Only 2 % of all world’s plastic is recycled for the same or similar products. That means that even the worldwide recycling quote of just 14 % reflects not the recycling amount that stays in the loop. The majority of this plastics is downgraded to less complex outdoor products like benches or decks.
With other words, 98% of plastic packaging is currently being lost outside of the circular economy, going to landfill, being downgraded, being burned or being thrown into the environment. According to the Ellen MacArthur Foundation, 32% of plastic packaging ends up polluting our land and oceans as litter. We have tried recycling for decades with little success in place. More than 40 years after the launch of the first universal recycling symbol we couldn’t find a solution to one of the most serious problems for the planet.
Yet, the term recycling is being used more than ever, often highlighted as the silver bullet for the circular economy. Nothing could be further from the truth.
The problem with recycling starts with the choice of materials used to build the product. The materials are optimized for performance and cost, but rarely is the societal cost considered: cost to the environment in mining and manufacturing the materials; cost to the environment in manufacturing the product; cost to the environment in shipping, selling, and packaging the product; and then the cost and difficulties of disposing of it at the end of its life cycle.
The limits of mechanical recycling
The complexity in material design that are optimized for performance and cost lead to difficulties in the recycling process. When most types of plastics are shredded, melted down and processed during mechanical recycling, they degrade in quality. Plastic is a big long molecule and if it gets chopped up in smaller pieces, or oxidized and chemically changed, then the properties won’t stay the same. Typically plastic can only be recycled a few times before it is too degraded to be used.
Contamination needs to be considered as well. The colors and additives used in making the plastics, as well as remains of goods are not removed in the mechanical recycling process. Most mechanically recycled plastics, therefore, can’t be used to make the same products – or any products in hygiene, food contact or other sensitive applications, such as toys.
One exception is PET (polyethylene terephthalate). As PET drink bottles are collected in a monostream, e.g. through bottle deposit systems, they can be recycled back into another drinking bottle. Recycled PET can also be used for other things, such as clothing and textiles, carpets or for roof insulation.
But for the overall types of plastics, recycling with our current system, will not be the answer to solve our plastic problem.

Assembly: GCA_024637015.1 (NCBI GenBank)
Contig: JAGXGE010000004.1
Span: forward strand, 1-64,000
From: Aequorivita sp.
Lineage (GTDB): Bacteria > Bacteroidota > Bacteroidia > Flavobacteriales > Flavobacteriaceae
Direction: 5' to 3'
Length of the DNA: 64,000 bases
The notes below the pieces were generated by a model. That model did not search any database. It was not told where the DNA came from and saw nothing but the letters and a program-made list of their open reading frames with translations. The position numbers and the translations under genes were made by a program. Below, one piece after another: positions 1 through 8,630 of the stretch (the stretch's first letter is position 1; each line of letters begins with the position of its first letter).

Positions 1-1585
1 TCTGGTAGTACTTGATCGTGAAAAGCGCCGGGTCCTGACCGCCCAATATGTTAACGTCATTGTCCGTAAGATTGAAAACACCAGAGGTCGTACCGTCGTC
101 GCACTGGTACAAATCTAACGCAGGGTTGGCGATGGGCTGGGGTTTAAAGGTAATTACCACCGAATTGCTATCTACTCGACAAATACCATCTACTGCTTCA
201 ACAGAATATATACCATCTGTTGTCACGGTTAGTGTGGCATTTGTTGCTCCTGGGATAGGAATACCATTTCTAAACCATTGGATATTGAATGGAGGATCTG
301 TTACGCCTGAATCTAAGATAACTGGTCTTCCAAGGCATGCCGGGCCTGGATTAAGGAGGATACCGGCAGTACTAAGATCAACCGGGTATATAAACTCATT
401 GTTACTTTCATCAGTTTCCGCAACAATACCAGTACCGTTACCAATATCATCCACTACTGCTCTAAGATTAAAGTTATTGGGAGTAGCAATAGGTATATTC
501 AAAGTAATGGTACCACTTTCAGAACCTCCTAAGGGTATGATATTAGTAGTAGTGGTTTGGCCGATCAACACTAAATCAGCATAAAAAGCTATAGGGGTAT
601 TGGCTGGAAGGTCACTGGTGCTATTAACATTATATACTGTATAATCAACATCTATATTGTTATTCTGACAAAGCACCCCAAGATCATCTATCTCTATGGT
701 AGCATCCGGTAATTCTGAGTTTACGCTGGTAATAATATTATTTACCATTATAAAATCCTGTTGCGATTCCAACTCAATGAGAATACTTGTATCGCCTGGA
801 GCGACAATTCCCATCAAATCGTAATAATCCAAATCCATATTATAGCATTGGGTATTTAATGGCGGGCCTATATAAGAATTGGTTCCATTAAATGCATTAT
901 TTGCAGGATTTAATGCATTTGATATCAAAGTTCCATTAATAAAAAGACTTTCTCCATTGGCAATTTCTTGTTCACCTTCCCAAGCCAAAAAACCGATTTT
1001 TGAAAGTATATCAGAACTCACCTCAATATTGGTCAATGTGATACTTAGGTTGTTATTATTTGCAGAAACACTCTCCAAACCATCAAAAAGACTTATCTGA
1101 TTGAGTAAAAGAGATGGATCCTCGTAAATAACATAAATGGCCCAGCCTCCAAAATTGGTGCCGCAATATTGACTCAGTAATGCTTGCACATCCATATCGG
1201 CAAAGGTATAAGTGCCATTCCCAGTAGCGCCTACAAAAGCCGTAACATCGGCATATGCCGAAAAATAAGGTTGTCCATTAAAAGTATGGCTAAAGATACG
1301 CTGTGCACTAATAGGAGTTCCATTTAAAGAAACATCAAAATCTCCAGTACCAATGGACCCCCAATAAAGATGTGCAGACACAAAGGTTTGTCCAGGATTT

According to a recently published report from NPR and PBS Frontline, the American plastic industry pushed recycling for years knowing it would fall short. They sold the public on an idea it knew wouldn’t work — that the majority of plastic could be, and would be, recycled — all while making billions of dollars selling the world new plastic. The truth is, the plastic industry didn’t want recycling to work. Because if the job is to sell as much oil as you possibly can, any amount of recycled plastic is competition.
But even if the industry were to overcome the recycling barriers and finally scale up recycling, virgin-resource consumption might not decrease. This is partly because recycling itself requires water, energy, and chemicals. It is far from a zero-impact process.
The whole point, the only point, of reusing and recycling is so we make less new stuff. And that’s just not happening.
Rather, there is a risk of green-washing the term “recycling” that could blind consumers by its environmental impact. Besides creating new and separate markets for cheap secondhand products, like in the fashion industry, that don’t replace new products, it could dramatically increase the supply of recycled materials. This would put them in competition with virgin materials, driving the price of both down and the consumption of both up.
In this case, the circular economy is not replacing the linear economy; it’s just running parallel to it. In other words, circularity is being positioned as a way to drive new growth, not necessarily as a way to cut down on the use of raw materials. So far, there is no evidence that any of the large brands promoting recycling are actually using fewer virgin resources overall.
Trying to solve our environmental challenges by addressing the outcomes and effects, without addressing the underlying cause is like trying to fix a flat tire by pumping in more air without first closing the hole in the tire or as Albert Einstein has already emphasized:
“We can’t solve problems by using the same kind of thinking we used when we created them.”
The garbage that comes out of your house is just the tip of the iceberg. Even if we could recycle 100 % of our waste, it doesn‘t get to the core of the problem as 70 times more rubbish is created upfront when producing the things we consume afterwards.
The most impactful aspect of the original circular economy concept (cradle to cradle) is redesigning products and industries from the start to be nontoxic and regenerative, using as much renewable energy and biomass as possible along with safe chemicals and materials. Remaking new products from old ones and keeping them out of the landfill is only the final step in a completely transformed industrial process.